Belfast riots: retrospective policing
The PSNI Chief Constable is in London today just as policing matters on the continuing flag protests around Belfast and beyond take an interesting turn. A turn involving the Met. Yesterday came news that the PSNI has drafted in Metropolitan Police officers who dealt with the aftermath and massive arrest operation in the wake of the August 2011 riots in England.
Since Belfast City Council decided to reduce the number of days upon which the Union flag flies over City Hall, there have been demonstrations and riots across various parts of Belfast and beyond, but mostly in Loyalist East Belfast. Thus far police have made 174 arrests and charged 124 people with disorder.
Watching those riots unfold night after night, you could not help but be struck by the restraint shown in PSNI tactics right down to and including on-street arrests.
No snatch squads here. Basically the riot cops contained the crowds, took the incoming bottles, stones and the odd petrol bomb, sprayed them all with water-cannon every now and then, and essentially waited til they got bored, cold and went off home.
But yesterday, news via UTV and Detective Superintendent Sean Wright of the PSNI, that more than 70 officers are investigating the seven weeks of disorder throughout the region.
Hundreds of hours of CCTV and a major evidence-gathering operation is underway.
There are wider implications here, not least a number of news organisations including ITN left wondering if the PSNI will approach them with a court order forcing the handover of unedited video of street disturbances. Broadcasters are usually – rightly – reluctant to hand over any such material unless forced by law, for the simple reason that it compromises the safety of news crews on the scene the next time it happens and we are not and never should become, agents of the police or any other state agency.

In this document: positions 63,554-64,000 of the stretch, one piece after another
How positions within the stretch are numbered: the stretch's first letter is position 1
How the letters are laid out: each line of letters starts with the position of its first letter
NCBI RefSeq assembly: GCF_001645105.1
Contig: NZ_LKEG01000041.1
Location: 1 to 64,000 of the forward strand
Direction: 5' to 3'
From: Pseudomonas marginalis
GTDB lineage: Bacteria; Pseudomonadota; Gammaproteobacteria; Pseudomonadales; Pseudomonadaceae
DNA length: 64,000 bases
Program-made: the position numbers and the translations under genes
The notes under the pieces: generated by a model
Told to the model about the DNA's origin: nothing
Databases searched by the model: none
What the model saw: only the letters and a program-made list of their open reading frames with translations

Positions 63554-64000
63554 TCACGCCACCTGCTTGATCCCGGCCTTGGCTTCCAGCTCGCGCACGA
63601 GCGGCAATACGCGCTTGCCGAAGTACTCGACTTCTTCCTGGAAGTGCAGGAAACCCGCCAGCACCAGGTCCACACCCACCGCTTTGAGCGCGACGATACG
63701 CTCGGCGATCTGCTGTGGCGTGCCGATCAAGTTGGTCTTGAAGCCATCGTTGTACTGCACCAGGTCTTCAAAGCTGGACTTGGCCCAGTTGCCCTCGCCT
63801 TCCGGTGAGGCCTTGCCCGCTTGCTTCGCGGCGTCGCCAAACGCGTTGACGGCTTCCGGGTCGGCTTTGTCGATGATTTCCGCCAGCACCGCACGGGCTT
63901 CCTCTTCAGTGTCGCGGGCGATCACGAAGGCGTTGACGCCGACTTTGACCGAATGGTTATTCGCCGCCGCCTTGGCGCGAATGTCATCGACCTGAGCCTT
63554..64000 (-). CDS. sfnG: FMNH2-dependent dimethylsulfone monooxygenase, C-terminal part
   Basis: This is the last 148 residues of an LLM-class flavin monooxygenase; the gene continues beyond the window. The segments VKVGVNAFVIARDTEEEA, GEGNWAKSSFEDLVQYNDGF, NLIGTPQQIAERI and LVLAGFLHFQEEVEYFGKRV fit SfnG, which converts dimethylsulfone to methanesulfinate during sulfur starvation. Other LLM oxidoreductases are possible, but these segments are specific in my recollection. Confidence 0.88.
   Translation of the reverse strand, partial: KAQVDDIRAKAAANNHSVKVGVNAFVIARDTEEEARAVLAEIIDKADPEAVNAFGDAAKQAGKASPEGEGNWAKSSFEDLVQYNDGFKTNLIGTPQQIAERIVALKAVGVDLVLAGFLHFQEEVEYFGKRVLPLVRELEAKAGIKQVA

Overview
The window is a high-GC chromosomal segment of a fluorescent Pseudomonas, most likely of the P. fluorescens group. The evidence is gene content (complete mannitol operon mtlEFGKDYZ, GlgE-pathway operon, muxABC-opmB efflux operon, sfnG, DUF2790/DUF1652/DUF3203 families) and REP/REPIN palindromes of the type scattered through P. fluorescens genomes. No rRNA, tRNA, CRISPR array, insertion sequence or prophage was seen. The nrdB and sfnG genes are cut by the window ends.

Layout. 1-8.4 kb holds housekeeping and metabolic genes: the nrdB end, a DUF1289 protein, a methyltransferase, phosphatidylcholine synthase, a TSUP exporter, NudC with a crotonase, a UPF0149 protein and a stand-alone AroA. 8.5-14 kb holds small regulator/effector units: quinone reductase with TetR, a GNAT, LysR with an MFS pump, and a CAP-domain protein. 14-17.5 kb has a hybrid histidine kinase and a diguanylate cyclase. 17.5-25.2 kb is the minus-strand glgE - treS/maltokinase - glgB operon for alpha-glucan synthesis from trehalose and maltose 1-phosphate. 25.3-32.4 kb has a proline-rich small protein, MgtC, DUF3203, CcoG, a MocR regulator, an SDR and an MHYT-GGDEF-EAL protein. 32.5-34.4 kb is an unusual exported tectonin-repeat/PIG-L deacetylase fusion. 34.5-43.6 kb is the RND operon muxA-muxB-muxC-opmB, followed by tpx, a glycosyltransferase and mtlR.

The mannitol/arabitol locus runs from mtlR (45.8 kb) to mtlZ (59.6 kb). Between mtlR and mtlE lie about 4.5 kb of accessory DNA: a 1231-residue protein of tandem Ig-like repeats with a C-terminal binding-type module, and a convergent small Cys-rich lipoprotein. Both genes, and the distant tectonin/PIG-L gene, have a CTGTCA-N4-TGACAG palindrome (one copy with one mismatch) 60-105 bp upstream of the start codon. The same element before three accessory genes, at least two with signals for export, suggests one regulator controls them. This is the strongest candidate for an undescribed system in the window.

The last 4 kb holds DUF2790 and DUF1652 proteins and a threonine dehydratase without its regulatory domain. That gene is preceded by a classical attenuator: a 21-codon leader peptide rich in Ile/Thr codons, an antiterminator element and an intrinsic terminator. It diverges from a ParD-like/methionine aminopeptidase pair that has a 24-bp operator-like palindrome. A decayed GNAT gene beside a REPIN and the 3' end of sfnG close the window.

Sadly , the nuance of this is long-lost on the streets. Whether broadcasters hand over uncut video of a riot by being forced via a court order or do it willingly matters not one jot with a bunch of angry masked kids chucking rocks around – the next time a riot unfolds we are seen as police agents which is more than unfortunate, it’s dangerous.
In Belfast recently we had one cameraman injured in the leg and then the forehead on different nights. Mercifully the injuries were not serious.
But the PSNI are now intent on doing a Met. Hundreds of people in Belfast and beyond can expect the early morning knock on the door in coming weeks. the courts can expect busy traffic – they had to sit at weekends in England after the riots in 2011.
DS Sean Wright said the PSNI is now “moving proactively to arrest people at the scene of illegal protests or scenes of disorder and following up as quickly as possible in delivering more arrests and more people before the courts”.
And don’t think you are safe writing threatening material on social media either. Earlier in the week a judge in Belfast ordered Facebook to remove two pages connected with allegedly threateningly material.
Yesterday UTV quoted DS Wright saying:
“To date we have referred over 40 cases to the PPS regarding comments made on Facebook and Twitter, however none to date have met the threshold for prosecution.”
He also said:”Blocking the road is a criminal act.” Since at the time this blog received a lot of comments that roadblocking is criminal and the police must act upon it, let me shed some light on this important and continuing issue.